carries information of an irreducible polynomial *statically*. So you can define `Reifies`

instance for your custom placeholder type and store the information of some specific irreducible polynomial, then you can do such a calculation without any scoping problem:

```
data MyPoly = MyPoly -- ^ Just for placeholder
instance Reifies MyPoly (Unipol (F 5)) where
reflect _ = x^2 + 2 x + 4
type MyGF5'2 = GF' 5 2 MyPoly
...
```

Also, `Algebra.Field.Galois`

comes with monadic function `generateIrreducible`

to find irreducible polynomials and `reifyGF'`

combining these two functions. There is another function `withGF'`

to retrieve linear representation of elements of Galois Field. See documents for more information.

### Quotient rings

The type `Quotient k ord n ideal`

stands for the quotient ring of n-variate polynomial ring over the field `k`

. In order to distinguish the quotient ring over different ideals, we parametrize ideals in type. We use the functionalities provided by `reflection`

package here, again.

### Algebraic Reals

`Algebra.Field.AlgebraicReal`

module provides the type `Algebraic`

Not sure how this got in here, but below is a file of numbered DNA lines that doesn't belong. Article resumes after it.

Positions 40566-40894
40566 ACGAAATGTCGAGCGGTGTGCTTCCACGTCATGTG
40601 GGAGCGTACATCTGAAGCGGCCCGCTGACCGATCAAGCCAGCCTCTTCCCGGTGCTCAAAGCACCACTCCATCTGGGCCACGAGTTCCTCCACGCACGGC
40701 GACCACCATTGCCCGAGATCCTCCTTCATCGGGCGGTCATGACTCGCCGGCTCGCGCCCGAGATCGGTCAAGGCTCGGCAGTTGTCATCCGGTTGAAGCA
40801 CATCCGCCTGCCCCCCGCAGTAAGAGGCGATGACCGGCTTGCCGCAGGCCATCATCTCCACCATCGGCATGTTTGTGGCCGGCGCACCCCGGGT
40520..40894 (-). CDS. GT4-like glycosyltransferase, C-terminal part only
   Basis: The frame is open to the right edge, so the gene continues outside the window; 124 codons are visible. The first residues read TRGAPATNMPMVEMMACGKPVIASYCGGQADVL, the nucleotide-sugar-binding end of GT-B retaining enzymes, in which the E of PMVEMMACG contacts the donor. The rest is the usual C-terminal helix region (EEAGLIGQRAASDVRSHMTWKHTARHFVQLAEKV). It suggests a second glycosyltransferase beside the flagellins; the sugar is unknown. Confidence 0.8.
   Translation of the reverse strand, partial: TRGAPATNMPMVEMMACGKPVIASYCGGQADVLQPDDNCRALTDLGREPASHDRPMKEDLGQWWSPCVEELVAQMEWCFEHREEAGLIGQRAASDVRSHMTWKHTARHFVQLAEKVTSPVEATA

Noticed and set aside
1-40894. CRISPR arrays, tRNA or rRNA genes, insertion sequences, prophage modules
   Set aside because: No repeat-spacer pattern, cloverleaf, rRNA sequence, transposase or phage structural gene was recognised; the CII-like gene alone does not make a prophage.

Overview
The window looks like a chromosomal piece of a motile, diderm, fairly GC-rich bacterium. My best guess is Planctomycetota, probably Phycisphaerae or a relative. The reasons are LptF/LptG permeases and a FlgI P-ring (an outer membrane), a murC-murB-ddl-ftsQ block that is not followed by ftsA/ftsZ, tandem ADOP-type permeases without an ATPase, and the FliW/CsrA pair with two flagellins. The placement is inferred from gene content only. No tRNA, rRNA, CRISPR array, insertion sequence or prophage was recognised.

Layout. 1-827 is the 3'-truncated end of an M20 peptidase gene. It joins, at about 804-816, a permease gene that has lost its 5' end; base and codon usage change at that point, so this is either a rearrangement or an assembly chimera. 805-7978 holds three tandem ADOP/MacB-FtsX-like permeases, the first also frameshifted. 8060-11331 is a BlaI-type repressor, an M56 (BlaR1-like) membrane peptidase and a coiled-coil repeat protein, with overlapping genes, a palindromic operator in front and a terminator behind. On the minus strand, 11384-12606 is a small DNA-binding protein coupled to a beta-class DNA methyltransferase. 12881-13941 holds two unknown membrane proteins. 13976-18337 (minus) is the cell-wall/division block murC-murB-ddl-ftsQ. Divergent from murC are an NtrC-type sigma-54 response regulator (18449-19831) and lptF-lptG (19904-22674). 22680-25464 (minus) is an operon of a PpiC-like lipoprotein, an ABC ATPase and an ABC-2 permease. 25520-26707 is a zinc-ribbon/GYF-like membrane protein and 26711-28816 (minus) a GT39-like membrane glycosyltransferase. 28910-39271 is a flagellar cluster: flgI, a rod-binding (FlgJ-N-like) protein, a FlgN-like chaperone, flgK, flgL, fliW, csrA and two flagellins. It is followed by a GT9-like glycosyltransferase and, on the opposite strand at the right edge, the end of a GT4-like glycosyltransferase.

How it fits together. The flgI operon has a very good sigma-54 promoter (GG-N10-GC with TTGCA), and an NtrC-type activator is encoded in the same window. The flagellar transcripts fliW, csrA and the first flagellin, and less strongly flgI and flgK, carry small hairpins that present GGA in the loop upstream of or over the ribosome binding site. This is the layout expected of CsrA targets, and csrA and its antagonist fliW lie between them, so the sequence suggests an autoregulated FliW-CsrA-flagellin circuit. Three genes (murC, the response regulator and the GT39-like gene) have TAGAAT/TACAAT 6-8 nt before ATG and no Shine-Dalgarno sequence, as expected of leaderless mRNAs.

for the field of *algebraic reals*, i.e. real roots of real coefficient polynomials.

Internally, every algebraic real is represented by the real-coefficient polynomial $f \in \mathbb{R}[X]$ and the interval $I \subseteq \mathbb{R}$ which contains exactly one real root of $f$.

Aside the basic field operations, we currently provide the following operations on algebraic reals:

`nthRoot`

, where`nthRoot n r`

calculates an $n$^{th}real root of the given algebraic real`r`

. If there is no real root, it returns`Nothing`

.`approximate`

:`approximate e r`

returns an approximating rational number $q$ with $\lvert q - r \rvert < e$. There is also a type-generic variant`approxFractional`

, which returns any`Fractional`

number (such as`Double`

or`Float`

) instead of`Rational`

.`realRoots`

: for the univariate polynomial $f$,`realRoots f`

computes all the*real*roots of $f$.- There is also
`complexRoots`

which computes all the*complex*roots of $f$, but it comes with really naive implementation and*not ready for the practical usage*.

- There is also

One can also construct ordinals using integer literals of Haskell, like

`3 :: Ordinal 4`

, but it is unsafe and so highly unrecommended. For example, although`[od|3|] :: Ordinal 2`

is rejected by compiler as expected, but`3 :: Ordinal 2`

passes the compile-time typecheck and throws run-time error. This is due to the mechanism of Haskell’s literal desugaring.↩Indeed, actual implementation is more optimized.↩

Actually, recent GHC’s type-level functionality is strong enough to require instances to include static proof of correctness; but it is too expensive for library writers compared to the result we gain, hence we haven’t include such “proof requirement” to class. Another reason is that, it makes difficult to treat

*dynamically generated orderings*, which occurs in some applications such as integer programming.↩